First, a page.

We Lost A Momentous Christian Voice

I just heard that Eugene Peterson died. What a giant loss this is.

I cannot put into words what it is like to read and listen to Peterson talk about God. Only Frederick Buechner, Dallas Willard, and Peterson make me feel like a different person after reading them. I feel more hopeful and more full of faith. But, most of all I find myself more in love with Jesus. I walk away from a reading session of Peterson and I feel like the wisest, most profound, person I could talk to has just held a conversation with me.

What is so attractive for me is that Peterson is interested in Spiritual Theology? In his mind, there is no point in discussing God unless you expect God to actually do something in your life, to change your countenance, and begin making you whole. Peterson had a brilliant mind and a poets sense of words but a pastor’s heart. He used his words, through writing and sermons, as a means of loving his readers and wanting them to grasp the beauty and truth of scripture. I have seen many pastors but not any that viewed their sermons as letters of love to their congregation. Peterson did.

I find it interesting that I have been on such a big Peterson kick the last month or two. I have been listening to his collection of sermons and last week I downloaded his latest, a 90-day devotional called Every Step An Arrival. Also, I listened to a 2015 podcast interview with Krista Tippitt. I would highly recommend any of these options but be aware that he isn’t flashy and that his voice is sometimes hard to listen to. You have to take your time with Peterson and wait for him to draw you in to show you the life that is possible with Christ. His memoir, The Pastor, is required reading for any person in ministry and for most congregants who need to know that a pastor is not just a leader with good hair but should be the person most desiring growth in all life’s good areas.

Author took haphazard route to God - The Blade

For an entry point in Peterson, I would recommend a piece called, “Confessions of a Former Sabbath Breaker.” It captures his mirth, his wisdom, his sincerity, and his pastor’s heart. When you read it you will know what I have been trying to say in this blog.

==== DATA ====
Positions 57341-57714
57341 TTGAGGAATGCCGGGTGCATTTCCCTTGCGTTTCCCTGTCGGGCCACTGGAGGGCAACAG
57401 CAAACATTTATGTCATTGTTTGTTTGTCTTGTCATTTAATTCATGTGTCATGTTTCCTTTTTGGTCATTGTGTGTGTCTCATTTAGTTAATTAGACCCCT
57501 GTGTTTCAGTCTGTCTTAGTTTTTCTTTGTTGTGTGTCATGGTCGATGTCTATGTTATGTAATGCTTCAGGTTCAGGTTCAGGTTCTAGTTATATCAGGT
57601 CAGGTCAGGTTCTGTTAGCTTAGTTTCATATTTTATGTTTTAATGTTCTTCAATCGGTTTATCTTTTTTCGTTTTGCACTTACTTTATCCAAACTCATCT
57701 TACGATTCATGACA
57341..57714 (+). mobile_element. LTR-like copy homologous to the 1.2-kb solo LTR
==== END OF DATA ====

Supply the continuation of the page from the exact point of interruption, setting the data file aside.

I am sad today but oh so grateful for his work, his ministry, his heart, and his words. Do yourself a favor and read or listen to something by Peterson and ask yourself if your life, in any way, resembles his. If not, you are missing so much.

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What Happens When You Make Yourself Available to God

This past week, I met with a brand new believer and talked about what to focus on in the days ahead.

I went to church and me and two other guys worked through some scripture and I led in prayer.

The following day, I attended a small group with faculty members at the university where I work. We spent time in devotion and then listened to each other’s stories and worked on discerning God’s work in and around those stories.

On Sundays, I taught a college bible study class where we learned what makes a good Christlike community.

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Photo by Artem Bali on Pexels.com

All of that plus a symposium on campus where colleagues and I spoke about being a Christian librarian and the unique role we play in the academic environment of our students.

All of these things, I have prayed for and desired to have happened. I want to be in the midst of other’s spiritual journey, guiding them and passing along some things that I have learned and expressing the reality of Christ’s transforming power.

Quite significantly, not one of these opportunities I had to push or pull to make happen. I didn’t have to twist arms to get people to do this with me or to show up. It just happened and that is a testament to God working. I simply made myself available and am in tune enough to know when God is guiding circumstances and people’s hearts.

Are you making yourself available? Have you asked God to use you in whatever way he sees fit? And are you faithful to move whenever he says move?